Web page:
In this 2014 Chalcedon magazine article, I traced some of the many steps of God’s providence by which I came to write my Bell Mountain novels. It started with a young R.J. Rushdoony reading Cornelius Van Til, and starting a correspondence with him–while I was still, literally, in knee-pants.
You have to view these things in retrospect, because you can’t detect them while they’re happening. God’s work is subtle: best to view it from a distance. Get up too close, and you can’t see anything.
Anyway, here’s how my books came to be written, and why they’re written the way they are.
When I was a little boy, the story of Joseph scared me, but good. His brothers stuck him in a hole and sold him as a slave, and then he was thrown into jail for something that he didn’t do. What if it happened to me?
R.J. Rushdoony touched upon a key element in the story of Joseph, in this essay reprinted first in 2007.
It’s easy to waste a lot of your life, he warned, brooding over past injustices and vainly trying to win back what you’ve lost. Joseph never did get compensated for the injustices he’d suffered. He was too busy saving Egypt. “Trust in God’s ultimate and unswerving justice,” Rushdoony wrote. It’s the only real justice there is.
But God pity us! We’ve made a whole way of life out of obsessing over past injustices, some indeed long past, and demanding…um… “reparations.” Doesn’t seem to matter how long past, or who was actually affected.
Happiness and peace of mind–the world knows how to avoid attaining it.
“The Swamp” wasn’t invented in 2008 and is not confined to Washington, D.C. It’s been with us since the dawn of history, and can be found wherever you look.
So R.J. Rushdoony’s 1995 essay, “Empty Suits,” is just as applicable, if not even more so, 25 years later.
We wonder why tiny minorities with truly lunatic, perverse, or wicked ideas ride roughshod over everybody else and always seem to get their way. Well, it’s because no one will stand up to them. “Men,” said Rushdoony, “are everywhere refusing to be men.”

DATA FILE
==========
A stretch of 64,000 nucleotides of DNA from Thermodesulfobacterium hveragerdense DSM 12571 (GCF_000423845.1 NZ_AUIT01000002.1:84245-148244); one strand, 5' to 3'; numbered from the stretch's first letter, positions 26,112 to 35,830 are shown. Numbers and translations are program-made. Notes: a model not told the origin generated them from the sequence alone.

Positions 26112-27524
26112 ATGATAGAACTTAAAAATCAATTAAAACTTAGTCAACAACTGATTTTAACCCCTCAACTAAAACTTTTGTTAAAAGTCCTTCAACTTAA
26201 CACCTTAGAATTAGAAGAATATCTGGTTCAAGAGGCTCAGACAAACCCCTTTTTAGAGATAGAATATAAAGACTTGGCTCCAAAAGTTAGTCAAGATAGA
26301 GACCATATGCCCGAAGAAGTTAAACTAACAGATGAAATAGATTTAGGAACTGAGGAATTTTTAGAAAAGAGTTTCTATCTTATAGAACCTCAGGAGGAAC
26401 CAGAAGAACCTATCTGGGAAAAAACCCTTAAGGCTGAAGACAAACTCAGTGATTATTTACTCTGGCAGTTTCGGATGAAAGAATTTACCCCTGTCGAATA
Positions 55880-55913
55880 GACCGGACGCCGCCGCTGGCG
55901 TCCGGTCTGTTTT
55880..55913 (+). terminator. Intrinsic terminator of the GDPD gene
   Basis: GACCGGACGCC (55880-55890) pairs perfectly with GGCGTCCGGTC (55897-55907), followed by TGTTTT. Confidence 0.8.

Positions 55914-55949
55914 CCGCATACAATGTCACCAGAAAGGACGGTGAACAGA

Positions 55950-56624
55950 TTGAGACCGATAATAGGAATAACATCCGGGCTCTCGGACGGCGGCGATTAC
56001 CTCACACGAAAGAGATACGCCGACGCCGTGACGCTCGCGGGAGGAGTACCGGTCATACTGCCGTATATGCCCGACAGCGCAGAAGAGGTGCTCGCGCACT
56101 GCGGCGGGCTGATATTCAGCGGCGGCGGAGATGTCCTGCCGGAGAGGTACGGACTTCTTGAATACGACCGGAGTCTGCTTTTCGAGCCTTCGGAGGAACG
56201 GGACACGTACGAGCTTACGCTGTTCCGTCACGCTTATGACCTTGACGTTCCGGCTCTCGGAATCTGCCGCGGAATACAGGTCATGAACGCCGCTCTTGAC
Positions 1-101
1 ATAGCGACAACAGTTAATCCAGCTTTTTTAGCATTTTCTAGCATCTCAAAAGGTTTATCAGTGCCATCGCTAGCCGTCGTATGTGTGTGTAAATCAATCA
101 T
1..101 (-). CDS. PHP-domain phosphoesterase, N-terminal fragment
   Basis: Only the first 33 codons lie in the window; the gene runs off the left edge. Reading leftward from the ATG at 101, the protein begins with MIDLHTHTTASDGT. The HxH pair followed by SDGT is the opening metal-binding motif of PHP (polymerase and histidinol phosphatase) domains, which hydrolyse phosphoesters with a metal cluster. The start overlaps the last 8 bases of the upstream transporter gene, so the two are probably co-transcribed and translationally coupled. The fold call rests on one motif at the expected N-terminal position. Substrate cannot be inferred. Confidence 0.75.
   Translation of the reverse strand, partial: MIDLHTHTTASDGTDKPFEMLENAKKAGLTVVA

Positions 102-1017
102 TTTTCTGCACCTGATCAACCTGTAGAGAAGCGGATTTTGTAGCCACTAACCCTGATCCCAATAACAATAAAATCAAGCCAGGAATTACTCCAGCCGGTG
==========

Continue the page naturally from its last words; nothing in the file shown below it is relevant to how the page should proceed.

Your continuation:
Go along to get along. The churches do it. Office workers do it around the water cooler. Teachers with outraged consciences fall silent in the faculty lunchroom. Go ahead–see what happens to you if you don’t go along with a lesbian “wedding,” or with some bearded man insisting he’s a woman, or with some race hustler demanding “reparations.” These are all perverse and evil notions–but who dares say so? And so they flourish.
Without faithfulness to God, we have nothing and we are nothing.
Meanwhile, a lot of Christians strain themselves trying to serve two masters.
R.J. Rushdoony published this important essay in Chalcedon’s magazine, in 2000.
“Government” is not synonymous with the state. The state is only one of many spheres of government. Included as separate and equally important spheres are the self, the family, the church, and the school.
Modern statists try to devour or corrupt all the various spheres of “government” so that nothing remains between the individual and the state. In our time we have seen them encroach deeply on individual liberty, undermine the family, hamper the church, and turn the schools into Far Left indoctrination mills. Rushdoony spent much of his time and effort warning us of this–and current history starkly demonstrates how right he was.
(from the Chalcedon Foundation’s Youtube channel)
Very little news escaped R.J. Rushdoony’s notice; and his commentaries, recorded 30, 40, or 50 years ago, seem right on target today. A lot of us just now are asking, “How much honesty is there in civil government?” What with the talentless offspring of various high-level politicians being awarded fantastically lucrative no-show jobs with assorted foreign business entities… Gee, it sure doesn’t look honest.